Description: The expression EXMID will be used as a readable shorthand for
any
form of the law of the excluded middle; this is a useful shorthand
largely because it hides statements of the form "for any
proposition" in
a system which can only quantify over sets, not propositions.
To see how this compares with other ways of expressing excluded middle,
compare undifexmid 4167 with exmidundif 4180. The former may be more
recognizable as excluded middle because it is in terms of propositions,
and the proof may be easier to follow for much the same reason (it just
has to show 𝜑 and ¬ 𝜑 in the the relevant parts
of the
proof). The latter, however, has the key advantage of being able to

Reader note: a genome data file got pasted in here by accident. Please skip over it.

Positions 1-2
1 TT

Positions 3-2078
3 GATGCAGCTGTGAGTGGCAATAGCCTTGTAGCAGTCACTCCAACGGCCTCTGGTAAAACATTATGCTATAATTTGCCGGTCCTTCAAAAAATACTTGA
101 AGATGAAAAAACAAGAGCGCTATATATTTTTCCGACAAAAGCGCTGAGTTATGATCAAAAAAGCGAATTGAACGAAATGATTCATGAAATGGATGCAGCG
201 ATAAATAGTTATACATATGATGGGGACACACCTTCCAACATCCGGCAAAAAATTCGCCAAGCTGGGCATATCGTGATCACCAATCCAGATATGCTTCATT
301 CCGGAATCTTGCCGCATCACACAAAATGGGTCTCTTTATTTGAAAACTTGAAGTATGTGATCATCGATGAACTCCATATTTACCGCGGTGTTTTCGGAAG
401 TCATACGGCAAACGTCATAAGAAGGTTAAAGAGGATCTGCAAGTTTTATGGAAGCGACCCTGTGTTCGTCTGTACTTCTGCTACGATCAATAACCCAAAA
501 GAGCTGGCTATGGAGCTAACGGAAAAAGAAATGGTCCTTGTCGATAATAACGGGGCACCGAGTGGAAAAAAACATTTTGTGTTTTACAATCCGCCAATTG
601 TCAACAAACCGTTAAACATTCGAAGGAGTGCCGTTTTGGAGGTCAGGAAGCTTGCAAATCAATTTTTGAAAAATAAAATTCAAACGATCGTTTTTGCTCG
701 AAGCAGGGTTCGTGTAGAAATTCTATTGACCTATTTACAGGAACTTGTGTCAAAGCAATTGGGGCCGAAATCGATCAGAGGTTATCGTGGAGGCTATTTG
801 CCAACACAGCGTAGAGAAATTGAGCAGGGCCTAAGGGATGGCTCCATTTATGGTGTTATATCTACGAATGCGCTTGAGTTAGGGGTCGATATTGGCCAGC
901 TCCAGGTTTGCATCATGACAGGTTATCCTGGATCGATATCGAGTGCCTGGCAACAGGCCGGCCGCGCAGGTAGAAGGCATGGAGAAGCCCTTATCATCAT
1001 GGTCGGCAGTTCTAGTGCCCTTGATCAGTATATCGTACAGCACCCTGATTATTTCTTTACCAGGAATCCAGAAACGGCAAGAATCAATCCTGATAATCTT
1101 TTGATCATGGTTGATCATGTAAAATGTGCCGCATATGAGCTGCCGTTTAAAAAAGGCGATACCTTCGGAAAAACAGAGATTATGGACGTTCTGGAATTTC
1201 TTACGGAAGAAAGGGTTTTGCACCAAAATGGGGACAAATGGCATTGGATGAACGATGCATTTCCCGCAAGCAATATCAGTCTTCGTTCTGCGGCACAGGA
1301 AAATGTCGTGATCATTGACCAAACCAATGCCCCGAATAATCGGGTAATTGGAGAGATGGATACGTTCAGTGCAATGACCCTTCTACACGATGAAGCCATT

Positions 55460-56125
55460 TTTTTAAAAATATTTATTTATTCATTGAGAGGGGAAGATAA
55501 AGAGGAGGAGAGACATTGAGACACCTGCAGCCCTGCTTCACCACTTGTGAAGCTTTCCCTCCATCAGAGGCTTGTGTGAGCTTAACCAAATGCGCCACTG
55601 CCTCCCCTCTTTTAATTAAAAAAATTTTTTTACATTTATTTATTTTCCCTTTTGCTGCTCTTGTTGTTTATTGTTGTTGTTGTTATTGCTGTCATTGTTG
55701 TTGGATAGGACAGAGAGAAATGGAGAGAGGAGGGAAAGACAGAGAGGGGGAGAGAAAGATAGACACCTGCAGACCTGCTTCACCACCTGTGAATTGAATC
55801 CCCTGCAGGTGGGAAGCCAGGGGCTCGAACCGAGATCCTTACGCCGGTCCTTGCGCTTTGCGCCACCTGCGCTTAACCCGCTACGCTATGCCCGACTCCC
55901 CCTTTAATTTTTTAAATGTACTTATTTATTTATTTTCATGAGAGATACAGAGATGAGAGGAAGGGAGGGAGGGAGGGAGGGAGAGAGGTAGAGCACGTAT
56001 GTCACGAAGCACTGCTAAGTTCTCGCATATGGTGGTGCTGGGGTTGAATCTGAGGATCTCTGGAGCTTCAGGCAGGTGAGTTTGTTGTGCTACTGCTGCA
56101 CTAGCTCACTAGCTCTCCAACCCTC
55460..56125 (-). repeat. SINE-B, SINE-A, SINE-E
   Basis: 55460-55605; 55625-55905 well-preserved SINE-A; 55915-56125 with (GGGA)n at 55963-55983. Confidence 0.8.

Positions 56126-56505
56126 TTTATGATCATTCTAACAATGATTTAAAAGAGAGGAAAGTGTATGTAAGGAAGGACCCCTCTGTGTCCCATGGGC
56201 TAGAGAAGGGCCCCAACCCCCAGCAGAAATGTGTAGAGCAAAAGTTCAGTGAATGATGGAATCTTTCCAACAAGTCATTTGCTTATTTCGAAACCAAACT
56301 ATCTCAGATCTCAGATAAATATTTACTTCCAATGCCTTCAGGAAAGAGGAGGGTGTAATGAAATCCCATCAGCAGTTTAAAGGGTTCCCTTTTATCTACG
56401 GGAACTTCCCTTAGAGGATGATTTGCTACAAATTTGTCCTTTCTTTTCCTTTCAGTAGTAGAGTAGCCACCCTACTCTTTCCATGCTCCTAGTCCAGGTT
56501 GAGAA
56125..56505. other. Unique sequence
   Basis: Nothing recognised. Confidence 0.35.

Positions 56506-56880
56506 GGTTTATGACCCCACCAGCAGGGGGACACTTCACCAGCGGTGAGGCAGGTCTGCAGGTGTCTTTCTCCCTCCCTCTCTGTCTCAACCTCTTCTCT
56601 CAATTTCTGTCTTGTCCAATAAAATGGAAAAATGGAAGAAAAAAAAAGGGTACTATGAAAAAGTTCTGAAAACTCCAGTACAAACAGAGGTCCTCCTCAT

prove both directions of the biconditional. To state that excluded
middle implies a proposition is hard to do gracefully without
EXMID, because there is no way to
write a hypothesis
𝜑
∨ ¬ 𝜑 for an
arbitrary proposition; instead the hypothesis
would need to be the particular instance of excluded middle which that
proof needs. Or to say it another way, EXMID implies DECID 𝜑
by exmidexmid 4170 but there is no good way to express the
converse.
This definition and how we use it is easiest to understand (and most
appropriate to assign the name "excluded middle" to) if we
assume
ax-sep 4095, in which case EXMID means that all propositions are
decidable (see exmidexmid 4170 and notice that it relies on ax-sep 4095). If
we instead work with ax-bdsep 13628, EXMID as defined here means that
all bounded propositions are decidable.
(Contributed by Mario Carneiro and Jim Kingdon,
18-Jun-2022.) |